After the Quake by Haruki Murakami
My rating: 3 of 5 stars
“You know something?" she said.
"I'm completely empty."
This is my second book by Haruki Murakami; over two years ago I read and reviewed
Kafka on the Shore
. I have read After the Quake in a Polish translation as I do not have access to the English version right now. This is a collection of six short stories, linked together by references to the tragic 1995 earthquake in Kobe. All stories in the set are compulsively readable, yet - in my view - of quite uneven literary value.
UFO in Kushiro tells a story of a man whose wife left him, after the quake, and who was asked to deliver a package - a small box - to someone in a distant part of the country. This enigmatic tale poses many questions to which it gives only oblique and indirect answers. What was in the box? Why did the wife leave the man? Why did Keiko say that the wife had died? And most importantly, what do we really know - if anything - about other people? I quite like the story, probably because of the last question: our guesses about other people's motives are usually wrong. (Also, being a connoisseur of bad jokes, I appreciate Mr. Murakami's use of the famous joke about bears and bells, without spoiling the punch line.)
Landscape with Flatiron is ostensibly about the human atavistic fascination with fire, but this moody and melancholic story really focuses on the feeling of emptiness in human life. Nice but not particularly memorable.
The Polish translation uses the title of the third story, All God's Children Can Dance as the title of the entire collection, probably because it is a catchy phrase, yet to me this story of a man in search for the father he has never known is by far the weakest story in the set. It is pretentious, superficial, and it fails in its attempts to titillate the reader with religious and sexual references. (By the way, there is nothing wrong with explicit sexual references in literature as long as they make at least some sense in the context of a story; Yoshiya's huge penis does not).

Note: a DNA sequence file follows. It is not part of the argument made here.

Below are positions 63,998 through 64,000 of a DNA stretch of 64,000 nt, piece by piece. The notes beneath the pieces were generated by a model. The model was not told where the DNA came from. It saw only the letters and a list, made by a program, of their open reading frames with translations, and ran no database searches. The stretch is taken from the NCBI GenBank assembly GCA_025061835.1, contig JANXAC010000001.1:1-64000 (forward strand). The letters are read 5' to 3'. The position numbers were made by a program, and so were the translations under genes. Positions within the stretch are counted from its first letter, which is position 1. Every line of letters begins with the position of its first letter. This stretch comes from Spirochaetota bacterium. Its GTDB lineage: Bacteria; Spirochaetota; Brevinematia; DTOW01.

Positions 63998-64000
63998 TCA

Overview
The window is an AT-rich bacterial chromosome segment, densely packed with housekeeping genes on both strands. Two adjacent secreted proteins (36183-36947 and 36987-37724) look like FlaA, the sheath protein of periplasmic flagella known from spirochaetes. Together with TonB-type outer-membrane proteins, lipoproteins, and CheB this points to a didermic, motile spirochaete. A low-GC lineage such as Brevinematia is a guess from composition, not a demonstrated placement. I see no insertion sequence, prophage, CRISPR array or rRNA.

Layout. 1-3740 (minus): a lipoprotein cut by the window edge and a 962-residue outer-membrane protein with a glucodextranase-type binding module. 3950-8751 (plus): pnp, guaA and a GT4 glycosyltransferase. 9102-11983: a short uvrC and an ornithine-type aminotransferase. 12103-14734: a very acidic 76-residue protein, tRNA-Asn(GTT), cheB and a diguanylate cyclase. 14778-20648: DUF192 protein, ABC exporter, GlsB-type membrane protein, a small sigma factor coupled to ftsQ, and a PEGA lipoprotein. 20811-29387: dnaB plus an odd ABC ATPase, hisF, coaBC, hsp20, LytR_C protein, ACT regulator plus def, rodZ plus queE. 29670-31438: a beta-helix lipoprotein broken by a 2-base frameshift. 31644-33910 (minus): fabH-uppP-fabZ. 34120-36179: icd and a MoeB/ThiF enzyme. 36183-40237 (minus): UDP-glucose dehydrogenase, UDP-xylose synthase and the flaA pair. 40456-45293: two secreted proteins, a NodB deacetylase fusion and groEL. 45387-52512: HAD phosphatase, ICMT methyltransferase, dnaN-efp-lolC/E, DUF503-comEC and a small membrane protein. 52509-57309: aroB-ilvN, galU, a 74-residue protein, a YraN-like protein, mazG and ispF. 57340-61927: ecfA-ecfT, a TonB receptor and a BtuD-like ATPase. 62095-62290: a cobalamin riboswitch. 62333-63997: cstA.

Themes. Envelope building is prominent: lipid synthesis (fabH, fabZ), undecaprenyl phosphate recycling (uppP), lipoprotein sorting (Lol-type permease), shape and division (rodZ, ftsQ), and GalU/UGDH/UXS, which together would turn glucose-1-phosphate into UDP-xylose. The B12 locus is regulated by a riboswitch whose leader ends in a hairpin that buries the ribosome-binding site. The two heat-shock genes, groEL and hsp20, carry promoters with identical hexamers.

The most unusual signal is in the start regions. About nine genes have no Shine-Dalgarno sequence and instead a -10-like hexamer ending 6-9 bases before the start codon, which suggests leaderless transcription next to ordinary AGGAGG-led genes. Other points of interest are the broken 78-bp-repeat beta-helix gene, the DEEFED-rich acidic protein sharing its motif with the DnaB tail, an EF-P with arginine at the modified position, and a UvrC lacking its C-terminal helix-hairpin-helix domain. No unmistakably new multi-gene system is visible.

The quiet and reflective fourth story is about a medical researcher, divorced from her husband, vacationing in Thailand (which is the title of the story), and trying to cope with memories of her painful past. This "secrets and lies" sort of tale is enlivened by the character of Nimit, a Thai driver and guide, who speaks with a Norwegian accent. The piece would have a greater impact if the author were not so insistent on explicitly telling us what he wanted to convey through his prose. There are subtler ways of portraying human loneliness.
The title of the next piece - Super-Frog Saves Tokyo - succinctly summarizes the plot of this amusing yet lightweight story. The highpoint here is a funny reference to Anna Karenina, especially coming from the mouth of a frog (sorry, the Super-Frog). On the other hand, its low point is pretty low in my opinion: the showy claptrap bit about suppurating abscesses, oozing pus, worms, and bugs.
The last story, Honey Pie, is clearly the best: the author manages to refrain from cheap literary tricks and does not try to dazzle the reader with showiness. Here we can see a good writer at work, telling us about the ways in which love changes our lives and brings some sense to our otherwise meaningless existence. This story is the only reason that my rating of the entire collection is higher than "Fair".
In the review of Kafka on the Shore I wrote: "In a sense, the novel is a beautiful, yet empty shell." I have a similar feeling - minus the "beautiful" bit - after reading this set of stories. With the exception of the excellent last piece and the fourth one where the author explicitly tells us what we are supposed to think, the stories read as empty textual structures that the readers can fill with any interpretation they want - not that there is anything wrong with it, in my view, as long as the structures are constructed of engaging prose.
Two and three quarter stars.
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